The whole book talks about T.O's hardship throughtout his life. It tells you how he made such sacrificing decisions on his lifelong journey to stardom. He has fought through racisim and faught against people who did not believe in him, and got through it. On and off the field he gives 100% to do what he has to do whether its, taking care of his mother, giving money to charity, or out on the field catching footballs. He shows true heart and character. I highly say pick up this book, if you dont you are missing out on alot. In this book it shows how he stuck through hard times even though others would just give up. You should respect these players more then you probably should be. He has also given money to a variety of charities and therefore should be thanked. Terrell Owens is a great example as a charasmatic and respectful person, dont miss out on this book!Was this review helpful? Yes NoThank you for your feedback. Report this reviewThank you, this review has been flagged.
Posted January 30, 2005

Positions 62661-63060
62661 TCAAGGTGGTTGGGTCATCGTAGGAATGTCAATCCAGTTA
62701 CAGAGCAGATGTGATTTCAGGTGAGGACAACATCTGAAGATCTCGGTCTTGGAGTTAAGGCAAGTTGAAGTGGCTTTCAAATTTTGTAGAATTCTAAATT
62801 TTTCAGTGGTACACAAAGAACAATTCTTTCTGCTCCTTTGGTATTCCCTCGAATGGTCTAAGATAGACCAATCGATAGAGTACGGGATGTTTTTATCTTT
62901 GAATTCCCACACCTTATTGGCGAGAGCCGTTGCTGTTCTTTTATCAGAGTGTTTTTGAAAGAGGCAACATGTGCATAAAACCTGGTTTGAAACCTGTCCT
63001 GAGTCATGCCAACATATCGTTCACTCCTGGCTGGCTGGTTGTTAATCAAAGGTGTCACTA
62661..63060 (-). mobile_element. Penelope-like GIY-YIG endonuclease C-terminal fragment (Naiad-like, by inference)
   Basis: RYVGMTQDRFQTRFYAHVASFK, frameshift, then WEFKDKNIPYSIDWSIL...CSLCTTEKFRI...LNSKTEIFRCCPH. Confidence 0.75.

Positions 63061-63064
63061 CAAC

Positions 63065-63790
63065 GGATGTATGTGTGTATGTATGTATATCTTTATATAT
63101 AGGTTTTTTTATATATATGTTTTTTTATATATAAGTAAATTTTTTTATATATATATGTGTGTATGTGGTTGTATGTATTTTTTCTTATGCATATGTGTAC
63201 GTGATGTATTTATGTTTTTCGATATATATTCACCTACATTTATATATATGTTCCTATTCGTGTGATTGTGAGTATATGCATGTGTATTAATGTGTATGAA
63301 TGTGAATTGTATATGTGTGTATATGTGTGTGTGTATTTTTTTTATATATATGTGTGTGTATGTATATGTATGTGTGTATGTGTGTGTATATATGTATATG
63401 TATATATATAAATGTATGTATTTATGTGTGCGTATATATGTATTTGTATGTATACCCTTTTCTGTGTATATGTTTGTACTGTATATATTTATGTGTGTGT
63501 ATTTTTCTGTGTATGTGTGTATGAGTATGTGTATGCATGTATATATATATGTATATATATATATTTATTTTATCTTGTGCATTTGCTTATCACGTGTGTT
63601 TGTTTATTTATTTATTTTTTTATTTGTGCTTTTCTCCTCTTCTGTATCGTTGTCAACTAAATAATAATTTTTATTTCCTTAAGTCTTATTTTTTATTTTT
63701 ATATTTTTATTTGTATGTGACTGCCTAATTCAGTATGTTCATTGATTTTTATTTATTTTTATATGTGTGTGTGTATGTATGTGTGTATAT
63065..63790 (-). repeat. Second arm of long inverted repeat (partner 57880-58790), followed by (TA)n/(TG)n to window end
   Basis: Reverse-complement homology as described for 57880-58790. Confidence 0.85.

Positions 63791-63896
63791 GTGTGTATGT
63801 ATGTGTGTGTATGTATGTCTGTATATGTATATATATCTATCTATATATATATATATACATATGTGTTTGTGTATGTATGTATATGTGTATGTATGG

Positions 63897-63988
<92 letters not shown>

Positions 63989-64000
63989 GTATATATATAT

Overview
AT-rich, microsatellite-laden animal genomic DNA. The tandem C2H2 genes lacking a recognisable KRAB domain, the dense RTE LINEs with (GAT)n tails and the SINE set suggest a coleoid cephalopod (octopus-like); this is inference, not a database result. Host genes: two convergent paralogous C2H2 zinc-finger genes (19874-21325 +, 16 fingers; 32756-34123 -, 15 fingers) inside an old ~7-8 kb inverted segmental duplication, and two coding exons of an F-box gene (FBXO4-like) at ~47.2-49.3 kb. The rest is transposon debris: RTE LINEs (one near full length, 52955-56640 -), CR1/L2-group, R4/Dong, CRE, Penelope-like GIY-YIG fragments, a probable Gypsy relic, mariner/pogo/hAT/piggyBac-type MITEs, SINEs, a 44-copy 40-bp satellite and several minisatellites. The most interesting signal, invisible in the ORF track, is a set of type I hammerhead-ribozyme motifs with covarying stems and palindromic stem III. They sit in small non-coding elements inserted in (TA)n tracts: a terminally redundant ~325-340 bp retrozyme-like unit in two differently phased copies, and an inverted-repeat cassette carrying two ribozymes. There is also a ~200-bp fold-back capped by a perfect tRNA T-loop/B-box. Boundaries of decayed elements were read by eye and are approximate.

The book is about how football star, Terrell Owens, had to go through many obstacles and pain to get where he is right now. When Terrell was a little kid, many people would always pick on him and make some racial remarks about him. After hearing through all this negativity about him, Terrell decided to train hard to become the best football player ever, and to make lots of money to provide for his family and let his mother retire from working in the factory. After playing well in college, Terrell got drafted in the third round of the 1996 NFL Draft by the San Francisco 49ers. After few years of backing up Jerry Rice, Terrell finally was a starting receiver for the 49ers and he made it to the Pro Bowl, where he was considered one of the elite players in the league. I would recommend this book for readers of all ages because I have learned what kind of person Terrell really is. Many sports writers and analysts think Terrell Owens is a bad figure to sports because he would always do celebrations after scoring a touchdown. I disagree with those people because I have learned that Terrell Owens is an honest person who cares for his family. I have learned that Terrell is a very religious person and he always cares for his grandmother, who has Alzheimer¿s disease. I admire the fact that Terrell uses the negativity that surrounds him and uses it to his advantage to become the person that he is today.Was this review helpful? Yes NoThank you for your feedback. Report this reviewThank you, this review has been flagged.